>From: "Robert J. Bradbury" <firstname.lastname@example.org>
>I suspect there are many more construction workers than molecular
>biologists or military officers in the U.S.A. [This is not
>intended as any comment towards construction workers on the list].
>Will someone here who is in the anti-corporate, anti-government
>camp *please* explain to me how having the construction workers
>vote on how much of their tax dollars get collected or where those
>tax dollars get spent (if they get collected and spent at all) is
>going to result in a greater extropic vector in health care *or*
>defense than the current system?
I'm a construction worker, but I'm also pro-corporation and pro-
reasonably sized government.
I have no problem seeing the advantage to investing in scientific
research, and I doubt many of my associates do either.
>This, to me, is the fundamental problem with libertarianism is
>that there is an *implicit* assumption that a free market economy
>is optimal. But a free market economy is one that is primarily in
>ones own self-interest -- and *most* peoples' own "self-interest"
>(predisposed by genes, warped by social experiences) *DOES NOT*
>remotely resemble an extropic idea platform. Lets be realistic --
>humans are programmed for survival, sex and fun -- not
I tend to agree for now, government of a certain size functions as
an effective check on free markets, and will continue to do so till
something better comes along.
>Note -- I am not arguing the current system is "optimal". I *am*
>arguing that the current system is better than a 1 person = 1 vote
>system where the average person gets to vote on things they are
>ill-qualified to evaluate.
I don't agree, the more information in the system the better. I
think history has shown the fallacy of "those who think they know
>In preparation for the criticisms -- yes, scientists could spend
>more time educating people so they want to support their efforts.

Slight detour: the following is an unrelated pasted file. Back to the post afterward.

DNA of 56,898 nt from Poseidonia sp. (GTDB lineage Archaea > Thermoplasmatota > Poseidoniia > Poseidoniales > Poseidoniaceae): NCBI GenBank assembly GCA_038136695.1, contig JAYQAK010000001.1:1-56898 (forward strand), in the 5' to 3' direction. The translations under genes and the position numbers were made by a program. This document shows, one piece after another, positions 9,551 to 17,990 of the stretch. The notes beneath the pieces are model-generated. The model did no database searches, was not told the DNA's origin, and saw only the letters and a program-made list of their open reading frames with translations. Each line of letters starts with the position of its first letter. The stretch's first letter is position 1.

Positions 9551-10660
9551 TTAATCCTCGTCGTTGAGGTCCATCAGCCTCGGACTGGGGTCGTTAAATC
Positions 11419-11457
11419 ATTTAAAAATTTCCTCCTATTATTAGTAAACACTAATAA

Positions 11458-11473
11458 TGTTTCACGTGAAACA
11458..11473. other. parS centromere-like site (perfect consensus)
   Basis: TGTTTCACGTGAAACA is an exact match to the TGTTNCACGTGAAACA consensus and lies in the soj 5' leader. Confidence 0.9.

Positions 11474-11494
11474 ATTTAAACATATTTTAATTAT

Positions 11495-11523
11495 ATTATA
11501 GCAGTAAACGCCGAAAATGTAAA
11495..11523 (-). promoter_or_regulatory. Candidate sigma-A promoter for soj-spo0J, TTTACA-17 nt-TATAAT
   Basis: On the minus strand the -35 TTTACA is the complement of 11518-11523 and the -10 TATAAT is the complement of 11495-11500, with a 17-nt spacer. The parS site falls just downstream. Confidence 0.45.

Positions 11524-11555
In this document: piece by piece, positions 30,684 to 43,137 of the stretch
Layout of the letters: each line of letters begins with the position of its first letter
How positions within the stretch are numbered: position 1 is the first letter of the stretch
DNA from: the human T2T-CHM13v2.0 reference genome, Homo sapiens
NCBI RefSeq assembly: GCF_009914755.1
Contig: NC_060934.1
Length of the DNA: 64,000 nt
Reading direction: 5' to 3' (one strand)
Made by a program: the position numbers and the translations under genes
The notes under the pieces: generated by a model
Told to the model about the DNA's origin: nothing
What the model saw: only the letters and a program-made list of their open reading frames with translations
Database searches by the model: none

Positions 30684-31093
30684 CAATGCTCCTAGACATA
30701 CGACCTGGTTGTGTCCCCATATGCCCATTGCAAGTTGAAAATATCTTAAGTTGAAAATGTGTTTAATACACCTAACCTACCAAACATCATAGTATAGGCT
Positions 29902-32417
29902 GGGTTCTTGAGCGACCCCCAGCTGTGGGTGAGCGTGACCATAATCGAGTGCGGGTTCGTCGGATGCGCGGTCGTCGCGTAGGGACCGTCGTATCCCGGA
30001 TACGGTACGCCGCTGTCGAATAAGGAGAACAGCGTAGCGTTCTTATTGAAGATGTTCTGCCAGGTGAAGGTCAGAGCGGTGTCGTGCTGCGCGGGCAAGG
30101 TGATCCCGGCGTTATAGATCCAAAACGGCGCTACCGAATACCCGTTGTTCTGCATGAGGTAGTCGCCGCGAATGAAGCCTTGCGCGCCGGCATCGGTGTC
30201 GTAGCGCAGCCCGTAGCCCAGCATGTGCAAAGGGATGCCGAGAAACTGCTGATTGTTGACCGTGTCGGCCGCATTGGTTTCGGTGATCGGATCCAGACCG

>But there is only so much time in a day and the time one spends
>educating individuals uneducated in ones area of expertise is time
>that cannot be spent exercising that expertise productively.
I think all members of a society have the right to self
determination, I'm against elitism.
>I believe I've stated it before, perhaps in alternate forms, and
>I'll state it again. If you want to vote on it you have to be
>able to demonstrate sufficient knowledge to cast such votes in a
>considered and rational manner. *THAT* is what extropianism is
Demonstrate it according to whose criteria?
>Just because your atoms happen to be organized in the form of a
>"human being" doesn't inherently give you extropic voting rights
>in my book (and Anders can come down on me all he wants for this
>statement). One has to demonstrate that one isn't inherently
>un-extropic (e.g. bin Laden) and then further demonstrate an
>extropic behavior history before one gets to cast votes in an
>extropic allocation of resources (at least IMO).
Not the way it works in this society. Like I've already said I
think history has dispelled the "we know best" fallacy.
Extropy Institute, www.extropy.org
National Rifle Association, www.nra.org, 1.800.672.3888
SBC/Ameritech Data Center Chicago, IL, Local 134 I.B.E.W
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